As an executive at one of the world's largest wine companies, Robert Foye is intent on delivering great wines — with great stories — to a global audience.

After earning an undergraduate degree in political science, Robert Foye ’88 headed straight back to school, ultimately leaving Rice with an MBA — plus a handful of financial certifications that would launch him on a global career. Foye spent more than two decades with beverage giant Coca-Cola, where he became an expert in international brand development, marketing and sales before joining the Australia-based Treasury Wine Estates in 2014. Foye’s career has included stops in Hong Kong, London, Indonesia and Shanghai. He is married to Kristianna Schmitt ’91, and they are the parents of Robert, William, Meredith and Annabel. The Foyes recently moved back to the United States for Robert’s new role as global chief operation officer and president Americas at Treasury Wine Estates.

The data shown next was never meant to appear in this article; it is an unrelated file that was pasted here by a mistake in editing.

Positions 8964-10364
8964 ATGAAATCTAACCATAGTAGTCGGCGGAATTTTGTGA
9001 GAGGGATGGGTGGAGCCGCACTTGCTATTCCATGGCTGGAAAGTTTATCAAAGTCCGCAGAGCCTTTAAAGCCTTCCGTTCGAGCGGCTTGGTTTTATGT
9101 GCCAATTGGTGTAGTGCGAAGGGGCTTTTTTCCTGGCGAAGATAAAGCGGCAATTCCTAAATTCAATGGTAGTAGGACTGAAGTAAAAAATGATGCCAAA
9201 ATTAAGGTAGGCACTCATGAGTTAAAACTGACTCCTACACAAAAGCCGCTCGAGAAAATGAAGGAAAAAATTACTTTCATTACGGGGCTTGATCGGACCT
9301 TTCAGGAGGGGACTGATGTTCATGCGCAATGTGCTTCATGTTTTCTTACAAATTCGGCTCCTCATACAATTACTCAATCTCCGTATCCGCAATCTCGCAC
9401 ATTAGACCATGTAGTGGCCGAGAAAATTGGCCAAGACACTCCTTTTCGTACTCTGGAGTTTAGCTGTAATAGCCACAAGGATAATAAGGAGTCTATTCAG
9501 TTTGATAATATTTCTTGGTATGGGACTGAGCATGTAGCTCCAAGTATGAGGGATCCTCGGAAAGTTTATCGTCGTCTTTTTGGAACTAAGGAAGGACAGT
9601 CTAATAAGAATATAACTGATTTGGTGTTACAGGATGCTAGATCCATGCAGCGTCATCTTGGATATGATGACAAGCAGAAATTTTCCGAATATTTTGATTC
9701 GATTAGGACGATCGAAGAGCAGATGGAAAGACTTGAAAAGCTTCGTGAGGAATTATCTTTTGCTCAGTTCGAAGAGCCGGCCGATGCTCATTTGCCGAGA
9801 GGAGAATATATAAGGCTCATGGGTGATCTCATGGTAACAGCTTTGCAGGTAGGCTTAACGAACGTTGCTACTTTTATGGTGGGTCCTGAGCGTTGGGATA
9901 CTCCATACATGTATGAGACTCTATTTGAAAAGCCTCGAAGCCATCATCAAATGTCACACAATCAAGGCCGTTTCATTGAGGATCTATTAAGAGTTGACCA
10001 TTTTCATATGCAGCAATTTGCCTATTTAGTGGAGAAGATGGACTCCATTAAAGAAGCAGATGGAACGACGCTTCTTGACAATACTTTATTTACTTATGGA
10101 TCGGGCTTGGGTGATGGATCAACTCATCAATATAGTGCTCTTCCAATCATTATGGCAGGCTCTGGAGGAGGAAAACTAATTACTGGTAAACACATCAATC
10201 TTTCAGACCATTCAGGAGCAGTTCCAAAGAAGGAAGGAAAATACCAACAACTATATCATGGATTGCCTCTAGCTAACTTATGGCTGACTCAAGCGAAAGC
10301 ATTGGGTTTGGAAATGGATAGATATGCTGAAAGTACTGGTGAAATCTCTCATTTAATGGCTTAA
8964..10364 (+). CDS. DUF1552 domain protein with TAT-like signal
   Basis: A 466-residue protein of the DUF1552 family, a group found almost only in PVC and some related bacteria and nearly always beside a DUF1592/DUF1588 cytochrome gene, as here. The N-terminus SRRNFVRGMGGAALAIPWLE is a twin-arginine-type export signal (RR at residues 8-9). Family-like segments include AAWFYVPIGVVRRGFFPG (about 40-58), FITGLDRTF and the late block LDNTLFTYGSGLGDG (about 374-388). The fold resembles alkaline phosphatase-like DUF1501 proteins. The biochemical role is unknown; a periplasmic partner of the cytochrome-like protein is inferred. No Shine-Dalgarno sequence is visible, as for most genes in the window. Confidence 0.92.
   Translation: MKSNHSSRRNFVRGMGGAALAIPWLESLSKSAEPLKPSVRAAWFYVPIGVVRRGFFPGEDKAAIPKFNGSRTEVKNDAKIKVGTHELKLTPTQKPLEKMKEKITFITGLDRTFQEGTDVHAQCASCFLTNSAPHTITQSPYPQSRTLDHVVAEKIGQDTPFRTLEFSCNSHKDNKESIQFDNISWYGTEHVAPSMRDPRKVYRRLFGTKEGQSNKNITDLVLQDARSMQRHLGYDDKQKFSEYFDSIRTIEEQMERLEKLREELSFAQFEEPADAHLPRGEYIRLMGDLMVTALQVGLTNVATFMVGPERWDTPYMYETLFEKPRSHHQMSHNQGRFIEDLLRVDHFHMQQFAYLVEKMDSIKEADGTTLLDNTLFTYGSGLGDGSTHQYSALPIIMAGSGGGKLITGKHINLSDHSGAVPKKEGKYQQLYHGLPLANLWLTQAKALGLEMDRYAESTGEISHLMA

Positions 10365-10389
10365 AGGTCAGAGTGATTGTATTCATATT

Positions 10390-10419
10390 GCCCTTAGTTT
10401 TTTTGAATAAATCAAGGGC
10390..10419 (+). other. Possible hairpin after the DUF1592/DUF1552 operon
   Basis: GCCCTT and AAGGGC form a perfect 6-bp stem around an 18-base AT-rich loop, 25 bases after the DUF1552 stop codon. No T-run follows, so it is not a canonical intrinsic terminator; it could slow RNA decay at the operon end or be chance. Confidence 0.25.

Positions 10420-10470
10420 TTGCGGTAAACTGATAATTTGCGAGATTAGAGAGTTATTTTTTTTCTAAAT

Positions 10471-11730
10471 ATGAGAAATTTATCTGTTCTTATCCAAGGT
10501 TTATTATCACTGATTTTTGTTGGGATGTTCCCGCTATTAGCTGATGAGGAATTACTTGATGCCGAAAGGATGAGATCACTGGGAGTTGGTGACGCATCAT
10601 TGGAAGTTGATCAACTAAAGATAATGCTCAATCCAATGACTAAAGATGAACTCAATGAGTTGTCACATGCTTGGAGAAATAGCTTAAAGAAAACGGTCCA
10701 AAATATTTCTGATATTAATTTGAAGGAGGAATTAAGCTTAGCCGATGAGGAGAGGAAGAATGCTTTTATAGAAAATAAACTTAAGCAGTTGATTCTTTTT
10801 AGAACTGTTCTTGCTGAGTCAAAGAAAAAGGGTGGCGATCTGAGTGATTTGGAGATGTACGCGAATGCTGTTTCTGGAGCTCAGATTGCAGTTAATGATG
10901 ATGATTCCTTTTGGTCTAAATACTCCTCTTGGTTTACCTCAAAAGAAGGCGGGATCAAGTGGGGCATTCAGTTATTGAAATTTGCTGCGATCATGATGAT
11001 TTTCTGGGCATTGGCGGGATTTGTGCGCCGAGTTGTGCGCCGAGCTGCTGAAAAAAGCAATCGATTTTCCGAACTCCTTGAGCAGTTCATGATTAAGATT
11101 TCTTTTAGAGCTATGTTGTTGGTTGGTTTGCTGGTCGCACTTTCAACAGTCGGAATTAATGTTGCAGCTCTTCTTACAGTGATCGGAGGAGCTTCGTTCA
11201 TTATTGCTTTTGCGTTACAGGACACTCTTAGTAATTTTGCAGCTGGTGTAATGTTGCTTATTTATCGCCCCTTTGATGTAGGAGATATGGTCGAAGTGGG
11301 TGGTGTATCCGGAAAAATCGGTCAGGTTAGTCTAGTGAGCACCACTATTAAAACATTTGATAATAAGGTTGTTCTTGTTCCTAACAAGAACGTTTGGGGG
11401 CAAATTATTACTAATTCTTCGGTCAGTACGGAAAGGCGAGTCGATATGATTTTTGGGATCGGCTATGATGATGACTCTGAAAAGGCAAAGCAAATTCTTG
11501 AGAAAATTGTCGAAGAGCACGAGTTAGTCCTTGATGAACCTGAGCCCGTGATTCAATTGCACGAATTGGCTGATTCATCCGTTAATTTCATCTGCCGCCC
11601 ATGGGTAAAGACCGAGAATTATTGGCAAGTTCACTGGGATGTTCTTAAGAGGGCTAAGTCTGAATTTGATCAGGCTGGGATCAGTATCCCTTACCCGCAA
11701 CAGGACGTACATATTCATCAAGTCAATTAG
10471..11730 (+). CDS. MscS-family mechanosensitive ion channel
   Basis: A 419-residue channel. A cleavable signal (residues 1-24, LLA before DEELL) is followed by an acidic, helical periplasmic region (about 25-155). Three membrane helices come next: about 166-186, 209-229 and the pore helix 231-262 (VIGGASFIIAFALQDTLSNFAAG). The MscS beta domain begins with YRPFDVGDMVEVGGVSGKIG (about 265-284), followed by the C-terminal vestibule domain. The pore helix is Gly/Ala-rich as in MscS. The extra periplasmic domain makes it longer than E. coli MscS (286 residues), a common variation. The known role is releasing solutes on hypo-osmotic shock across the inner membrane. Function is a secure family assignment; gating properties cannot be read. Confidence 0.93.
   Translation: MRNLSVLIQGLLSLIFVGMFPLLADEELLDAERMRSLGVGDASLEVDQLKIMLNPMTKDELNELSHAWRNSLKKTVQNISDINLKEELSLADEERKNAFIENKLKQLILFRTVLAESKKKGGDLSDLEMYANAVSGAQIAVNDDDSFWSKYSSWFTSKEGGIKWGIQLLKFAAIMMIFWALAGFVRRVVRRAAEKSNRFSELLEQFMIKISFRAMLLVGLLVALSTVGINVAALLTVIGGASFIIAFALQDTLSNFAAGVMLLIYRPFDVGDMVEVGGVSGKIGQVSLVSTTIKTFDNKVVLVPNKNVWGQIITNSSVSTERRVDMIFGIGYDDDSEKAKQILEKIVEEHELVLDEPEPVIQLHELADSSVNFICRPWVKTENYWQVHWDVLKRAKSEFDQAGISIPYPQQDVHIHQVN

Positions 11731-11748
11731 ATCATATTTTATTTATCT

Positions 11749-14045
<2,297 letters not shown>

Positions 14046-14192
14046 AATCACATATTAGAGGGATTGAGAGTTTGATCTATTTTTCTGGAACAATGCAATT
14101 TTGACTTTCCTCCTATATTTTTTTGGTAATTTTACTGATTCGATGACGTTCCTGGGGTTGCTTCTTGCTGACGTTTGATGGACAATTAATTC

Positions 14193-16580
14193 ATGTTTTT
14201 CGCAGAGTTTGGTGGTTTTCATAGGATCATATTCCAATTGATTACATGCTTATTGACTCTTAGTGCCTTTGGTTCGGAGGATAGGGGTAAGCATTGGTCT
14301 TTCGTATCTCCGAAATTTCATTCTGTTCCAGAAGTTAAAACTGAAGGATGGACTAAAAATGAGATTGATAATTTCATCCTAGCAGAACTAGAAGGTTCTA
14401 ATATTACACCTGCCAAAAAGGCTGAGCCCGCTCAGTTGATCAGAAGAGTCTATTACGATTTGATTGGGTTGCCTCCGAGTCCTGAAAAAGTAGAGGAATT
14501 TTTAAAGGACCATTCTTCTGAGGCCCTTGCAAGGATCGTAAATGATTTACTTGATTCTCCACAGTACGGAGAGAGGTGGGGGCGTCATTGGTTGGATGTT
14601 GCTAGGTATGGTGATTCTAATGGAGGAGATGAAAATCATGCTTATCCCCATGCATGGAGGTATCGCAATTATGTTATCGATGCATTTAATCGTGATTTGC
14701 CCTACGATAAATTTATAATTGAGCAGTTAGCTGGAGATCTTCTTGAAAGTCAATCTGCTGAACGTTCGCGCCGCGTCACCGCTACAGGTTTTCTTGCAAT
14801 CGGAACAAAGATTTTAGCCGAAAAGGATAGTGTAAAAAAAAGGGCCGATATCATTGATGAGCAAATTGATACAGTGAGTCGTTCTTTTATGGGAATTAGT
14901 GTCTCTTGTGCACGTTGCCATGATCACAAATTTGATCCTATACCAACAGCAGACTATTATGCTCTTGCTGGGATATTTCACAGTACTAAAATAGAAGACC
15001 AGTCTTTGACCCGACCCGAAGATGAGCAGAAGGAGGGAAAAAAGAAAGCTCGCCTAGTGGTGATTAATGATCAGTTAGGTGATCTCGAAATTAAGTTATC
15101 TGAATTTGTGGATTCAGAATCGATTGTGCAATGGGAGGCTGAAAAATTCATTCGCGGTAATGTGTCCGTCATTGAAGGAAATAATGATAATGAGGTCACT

Courtesy of Robert Foye

Rice Magazine: It sounds like a huge leap to go from a business that sells juice and soda to one that sells wine. From a business standpoint, what’s different and what’s the same?      

Foye: Before I came to Treasury, I had about a 25-year career, most of it at Coca-Cola, in the fast moving consumer goods (FMCG) business. That taught me everything about building a brand, investing in the consumer, engaging with customers, having a commercial strategy for brands, etc. I liked wines, but didn’t know anything about them. I was probably an 80 percent beer, 20 percent wine guy — and now that’s switched.

When I joined Treasury, I almost expected the wine industry to be a little bit snobbish and standoffish about wine information. It was the exact opposite. People in the wine industry — and in our company in particular — really want to teach you about wine. They want you to learn about it and understand it, because every single consumer is in a different place. It’s kind of like golf, you never get perfect and you can always get better.

I was amazed at how much my FMCG skills could be applied to wine. I felt like the wine industry, in terms of marketing and sales, was a little bit sleepy and more focused on how to make the wine than driving it to what the consumer wanted.